Cat Abscess Treatment Cost & Other FAQs

Three Minutes
May 29, 2023

Cat Abscess Treatment Cost & Other FAQs

Treating a cat abscess can be an expensive procedure, with veterinary bills costing up to $2,000 or more.1 If your kitty’s suffering from a painful, untreated cat abscess, getting them relief is a top priority. But how do you balance that with the realities of your budget? Keep reading to learn more about this condition and how pet insurance could help with cat vet visit costs.

What Is a Cat Abscess?

An abscess is a pus-filled pocket located somewhere on or in the body.2 Many abscesses are subcutaneous, meaning they form beneath the skin. They’re usually easy to see and appear as a reddened swelling that can be firm or soft to the touch. If a subcutaneous abscess has ruptured, it’s usually accompanied by a foul-smelling discharge.

Other abscess types can be harder to find. For example, a cat tooth abscess forms at the root of a tooth below the gumline. Abscesses can also appear internally, within a body cavity or a deep-tissue area.2

What Is a Cat Abscess?

Generally, an abscess is caused by a bacterial infection. There are multiple ways your cat could become infected and develop an abscess. Some of the most common causes include:2

  • Animal bites: If you have an outdoor cat or a cat who interacts with other animals, they could develop an abscess after being bitten.
  • Blood-borne infections: A cat that’s been exposed to blood-borne bacteria could develop an internal abscess in the liver or other organs.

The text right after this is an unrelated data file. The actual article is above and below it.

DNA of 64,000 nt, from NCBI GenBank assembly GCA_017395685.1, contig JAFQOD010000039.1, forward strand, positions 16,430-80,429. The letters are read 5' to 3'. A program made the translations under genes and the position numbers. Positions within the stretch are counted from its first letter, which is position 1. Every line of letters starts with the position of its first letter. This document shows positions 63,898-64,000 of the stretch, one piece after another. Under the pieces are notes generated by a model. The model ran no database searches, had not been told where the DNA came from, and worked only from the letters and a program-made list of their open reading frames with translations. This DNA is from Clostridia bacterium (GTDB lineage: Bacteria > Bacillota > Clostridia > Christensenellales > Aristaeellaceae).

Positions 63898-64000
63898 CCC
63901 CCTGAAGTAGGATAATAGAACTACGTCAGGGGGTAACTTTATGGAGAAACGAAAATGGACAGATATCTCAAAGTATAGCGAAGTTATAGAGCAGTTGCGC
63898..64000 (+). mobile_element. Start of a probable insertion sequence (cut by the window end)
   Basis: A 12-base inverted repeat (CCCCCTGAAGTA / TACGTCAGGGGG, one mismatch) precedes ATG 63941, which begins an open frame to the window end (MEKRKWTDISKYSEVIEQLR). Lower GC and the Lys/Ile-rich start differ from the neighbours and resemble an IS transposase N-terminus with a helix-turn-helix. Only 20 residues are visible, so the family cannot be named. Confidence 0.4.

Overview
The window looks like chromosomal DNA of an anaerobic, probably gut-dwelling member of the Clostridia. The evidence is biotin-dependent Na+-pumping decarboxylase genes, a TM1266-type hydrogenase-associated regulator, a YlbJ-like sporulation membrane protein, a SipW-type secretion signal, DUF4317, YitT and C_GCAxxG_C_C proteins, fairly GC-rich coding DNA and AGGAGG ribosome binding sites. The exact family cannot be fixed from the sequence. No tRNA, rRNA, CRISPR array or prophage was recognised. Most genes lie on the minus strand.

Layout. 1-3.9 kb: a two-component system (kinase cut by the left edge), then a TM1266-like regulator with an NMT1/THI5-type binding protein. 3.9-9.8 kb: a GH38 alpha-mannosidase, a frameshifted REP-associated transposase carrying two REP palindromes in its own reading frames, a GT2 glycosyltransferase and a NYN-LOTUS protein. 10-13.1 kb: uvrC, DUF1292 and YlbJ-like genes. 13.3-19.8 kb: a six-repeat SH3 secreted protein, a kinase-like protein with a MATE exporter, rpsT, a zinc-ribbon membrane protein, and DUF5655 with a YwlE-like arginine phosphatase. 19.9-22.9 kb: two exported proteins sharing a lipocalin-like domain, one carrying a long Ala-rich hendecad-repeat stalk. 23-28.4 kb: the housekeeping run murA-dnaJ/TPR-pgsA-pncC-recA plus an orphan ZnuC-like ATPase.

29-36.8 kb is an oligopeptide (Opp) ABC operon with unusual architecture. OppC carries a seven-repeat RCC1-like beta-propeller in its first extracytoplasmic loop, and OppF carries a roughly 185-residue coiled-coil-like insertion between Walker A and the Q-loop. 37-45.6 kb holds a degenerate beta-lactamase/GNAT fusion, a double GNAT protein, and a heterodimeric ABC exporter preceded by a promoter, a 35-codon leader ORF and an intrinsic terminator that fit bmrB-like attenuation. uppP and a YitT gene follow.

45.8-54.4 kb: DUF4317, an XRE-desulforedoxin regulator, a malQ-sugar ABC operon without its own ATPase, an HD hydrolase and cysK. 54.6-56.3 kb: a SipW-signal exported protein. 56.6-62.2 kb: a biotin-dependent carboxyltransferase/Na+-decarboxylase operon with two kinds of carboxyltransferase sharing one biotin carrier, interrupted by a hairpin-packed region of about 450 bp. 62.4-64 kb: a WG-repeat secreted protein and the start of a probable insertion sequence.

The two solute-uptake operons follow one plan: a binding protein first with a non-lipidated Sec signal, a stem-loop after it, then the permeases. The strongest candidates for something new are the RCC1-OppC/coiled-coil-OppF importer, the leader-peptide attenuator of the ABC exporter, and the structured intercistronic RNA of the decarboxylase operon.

• Tooth damage: Cats are notorious for dental problems. A damaged tooth could cause an abscess to form at the roots.

How Do I Know if My Cat Has an Abscess?

Abscesses can be very uncomfortable, or even painful, for your cat. Unfortunately, most cats search for solitude when they’re experiencing pain, making it difficult to identify what’s bothering them or recognize a problem in the first place.

Pay close attention to your feline companion’s behavior. Cats are creatures of habit, preferring to eat and play at around the same time each day. If they suddenly change their schedule, either by missing meals or sleeping through playtime, it could be a sign that something’s wrong.

Shivering and panting could indicate a fever caused by the abscess, and you may be able to visibly see an abscess if it’s on the outside of your cat’s body. If any of these signs occur, call your vet to schedule an exam.

Is a Cat Abscess Dangerous?

The risks posed by an abscess depend on its location and severity. A subcutaneous abscess located on the surface could be relatively benign, or it could put your cat at risk for further tissue damage. An internal abscess could be even more dangerous — if ruptured, the bacteria could lead to a widespread infection.2

Regardless of location and severity, an abscess can be a painful experience for your cat. It’s a good idea to get them treated as quickly as possible.

Lumps Can Be Scary. Vet Bills Don’t Have To Be.

Find Out More

What’s Involved in Cat Abscess Treatment?

When you bring your cat to the vet for abscess treatment, your vet will likely take a sample of the pus, so the bacteria can be identified. This allows the vet to prescribe the most effective antibiotics to combat the infection and prevent it from spreading.2

In the meantime, your vet may remove the abscess. This is the most immediate and effective way to bring your cat relief and put them on the path to recovery. Usually, abscess removal can be done in the clinic without hospitalization. The process may involve draining and flushing the pocket or removing it surgically. If the infection was caused by a foreign object, it will need to be removed as well to prevent another abscess from forming.2